The Olympics will be held without spectators after Tokyo declared its fourth state of emergency less than three weeks after lifting its third.
The state of play: The Games begin two weeks from today, and these last-minute changes impact 15,000+ athletes, 50,000+ officials, 70,000+ volunteers and countless others as they prepare for the Games.
- Athletes will now be in empty venues during the biggest moments of their lives. They were already prepared for family to be absent, but at least limited fans would have approximated a normal environment.
- Broadcasters must adjust production plans. Will the now-empty stands affect camera positioning? What about acoustics?
- Staffers could be reshuffled or cut loose entirely.
- Sponsors are admitting the Games are a sunk cost and canceling or scaling back activations now that fans won't be there, per Reuters.
- Some reporters are landing in Tokyo without knowing if they can enter the country. Others, like Axios' Ina Fried, are spending hours each day in "terrible computer systems" trying to submit detailed activity plans for approval before they arrive.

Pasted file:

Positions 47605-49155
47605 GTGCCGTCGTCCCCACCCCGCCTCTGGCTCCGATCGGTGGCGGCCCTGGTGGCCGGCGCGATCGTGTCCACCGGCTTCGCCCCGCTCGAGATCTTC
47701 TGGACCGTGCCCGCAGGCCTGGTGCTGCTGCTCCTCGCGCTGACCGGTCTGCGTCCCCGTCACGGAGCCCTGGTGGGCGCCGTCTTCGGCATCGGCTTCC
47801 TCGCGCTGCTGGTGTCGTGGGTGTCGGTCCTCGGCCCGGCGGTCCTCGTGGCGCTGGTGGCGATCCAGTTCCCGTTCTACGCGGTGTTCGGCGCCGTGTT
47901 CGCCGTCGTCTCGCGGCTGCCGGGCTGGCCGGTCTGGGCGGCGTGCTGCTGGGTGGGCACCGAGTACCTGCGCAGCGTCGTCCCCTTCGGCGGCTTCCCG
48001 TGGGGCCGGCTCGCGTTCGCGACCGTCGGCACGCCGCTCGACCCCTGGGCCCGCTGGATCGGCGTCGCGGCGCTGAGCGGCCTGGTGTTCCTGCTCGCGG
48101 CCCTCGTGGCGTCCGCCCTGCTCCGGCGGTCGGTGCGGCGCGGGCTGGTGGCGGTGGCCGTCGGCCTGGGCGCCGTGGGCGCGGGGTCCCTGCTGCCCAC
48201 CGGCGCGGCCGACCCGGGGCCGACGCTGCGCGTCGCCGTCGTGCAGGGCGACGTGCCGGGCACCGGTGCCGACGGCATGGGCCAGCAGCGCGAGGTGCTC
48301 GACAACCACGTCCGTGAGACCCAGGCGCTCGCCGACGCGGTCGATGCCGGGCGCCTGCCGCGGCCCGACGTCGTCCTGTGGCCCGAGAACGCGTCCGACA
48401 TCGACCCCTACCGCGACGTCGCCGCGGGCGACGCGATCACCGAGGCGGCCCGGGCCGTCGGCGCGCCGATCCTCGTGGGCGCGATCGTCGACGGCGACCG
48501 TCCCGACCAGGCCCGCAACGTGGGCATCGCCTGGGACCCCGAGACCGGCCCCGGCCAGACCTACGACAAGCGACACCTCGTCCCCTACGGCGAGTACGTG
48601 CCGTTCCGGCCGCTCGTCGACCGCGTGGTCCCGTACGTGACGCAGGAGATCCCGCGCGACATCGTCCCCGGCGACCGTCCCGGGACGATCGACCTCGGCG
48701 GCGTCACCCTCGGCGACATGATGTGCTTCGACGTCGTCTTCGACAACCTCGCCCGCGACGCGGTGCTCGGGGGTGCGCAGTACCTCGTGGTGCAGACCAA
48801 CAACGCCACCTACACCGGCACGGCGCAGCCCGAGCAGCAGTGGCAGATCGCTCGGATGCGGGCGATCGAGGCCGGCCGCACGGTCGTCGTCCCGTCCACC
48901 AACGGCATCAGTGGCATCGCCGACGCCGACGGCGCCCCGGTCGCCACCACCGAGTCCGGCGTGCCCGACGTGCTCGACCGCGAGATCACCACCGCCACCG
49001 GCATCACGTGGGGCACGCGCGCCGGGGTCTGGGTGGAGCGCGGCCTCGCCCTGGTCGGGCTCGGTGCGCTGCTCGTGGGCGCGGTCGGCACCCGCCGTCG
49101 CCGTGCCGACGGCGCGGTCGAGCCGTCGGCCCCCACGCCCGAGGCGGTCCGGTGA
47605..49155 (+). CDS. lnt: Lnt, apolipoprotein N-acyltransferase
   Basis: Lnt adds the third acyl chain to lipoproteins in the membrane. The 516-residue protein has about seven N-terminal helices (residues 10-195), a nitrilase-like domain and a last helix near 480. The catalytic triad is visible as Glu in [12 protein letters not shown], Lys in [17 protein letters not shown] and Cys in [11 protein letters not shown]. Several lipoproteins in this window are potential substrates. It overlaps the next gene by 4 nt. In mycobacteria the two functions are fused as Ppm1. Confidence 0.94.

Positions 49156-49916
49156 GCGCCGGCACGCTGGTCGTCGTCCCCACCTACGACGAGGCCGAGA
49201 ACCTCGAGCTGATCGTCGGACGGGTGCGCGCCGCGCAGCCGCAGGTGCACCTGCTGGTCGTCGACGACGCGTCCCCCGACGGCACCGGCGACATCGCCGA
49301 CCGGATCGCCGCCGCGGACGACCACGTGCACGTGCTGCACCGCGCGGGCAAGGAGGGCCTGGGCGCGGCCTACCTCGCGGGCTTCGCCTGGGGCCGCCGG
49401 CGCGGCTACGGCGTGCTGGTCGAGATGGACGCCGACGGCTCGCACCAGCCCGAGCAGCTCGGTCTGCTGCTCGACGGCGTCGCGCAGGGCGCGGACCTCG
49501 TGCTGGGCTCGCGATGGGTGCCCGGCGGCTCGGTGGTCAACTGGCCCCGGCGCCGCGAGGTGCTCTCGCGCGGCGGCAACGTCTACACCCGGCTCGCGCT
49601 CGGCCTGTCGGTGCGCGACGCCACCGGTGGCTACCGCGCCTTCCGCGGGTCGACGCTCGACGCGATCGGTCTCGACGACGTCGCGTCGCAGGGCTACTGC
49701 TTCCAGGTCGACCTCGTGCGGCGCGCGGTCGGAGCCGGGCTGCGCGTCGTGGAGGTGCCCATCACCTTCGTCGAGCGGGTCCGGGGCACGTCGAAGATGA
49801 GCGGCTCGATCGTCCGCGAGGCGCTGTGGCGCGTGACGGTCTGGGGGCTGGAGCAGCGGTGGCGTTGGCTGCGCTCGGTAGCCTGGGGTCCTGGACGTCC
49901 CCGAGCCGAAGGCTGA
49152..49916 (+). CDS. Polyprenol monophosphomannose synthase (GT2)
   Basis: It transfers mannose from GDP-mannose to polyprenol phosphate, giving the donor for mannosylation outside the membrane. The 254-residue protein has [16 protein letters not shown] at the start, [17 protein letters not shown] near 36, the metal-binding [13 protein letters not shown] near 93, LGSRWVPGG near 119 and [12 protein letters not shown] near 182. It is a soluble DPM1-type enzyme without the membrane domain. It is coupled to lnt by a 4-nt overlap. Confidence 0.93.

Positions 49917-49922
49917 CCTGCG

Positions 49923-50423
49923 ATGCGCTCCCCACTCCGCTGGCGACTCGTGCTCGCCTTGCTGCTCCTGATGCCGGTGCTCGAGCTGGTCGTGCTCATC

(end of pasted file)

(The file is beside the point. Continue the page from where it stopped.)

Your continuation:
- The torch relay will continue, but on an altered trajectory, with remaining legs completed either virtually or on private roads.
The big picture: This all feels very 2020, when the return of sports necessitated extraordinary measures and the "bubble" concept was born.
- Those isolated environments were the only way forward last year. But with cases falling and vaccines becoming available, empty venues have mostly become a thing of the past.
- And yet this month, the world's biggest sporting event will be held in a bubble, in a country where just 15% of residents are fully vaccinated.
Looking ahead: While the Games may still end up captivating TV audiences, the on-the-ground experience in Tokyo is going to be bizarre.
- Athletes will be tested daily upon arrival and will be forced to withdraw if they test positive once the Games are underway.
- Most aren't in Tokyo yet, but at least three athletes have already tested positive and been put in isolation since getting there.
The bottom line: Organizers had an extra year to plan for the strangest Olympics in history. But here we are, 14 days out, and they appear to be doing so by the seat of their pants.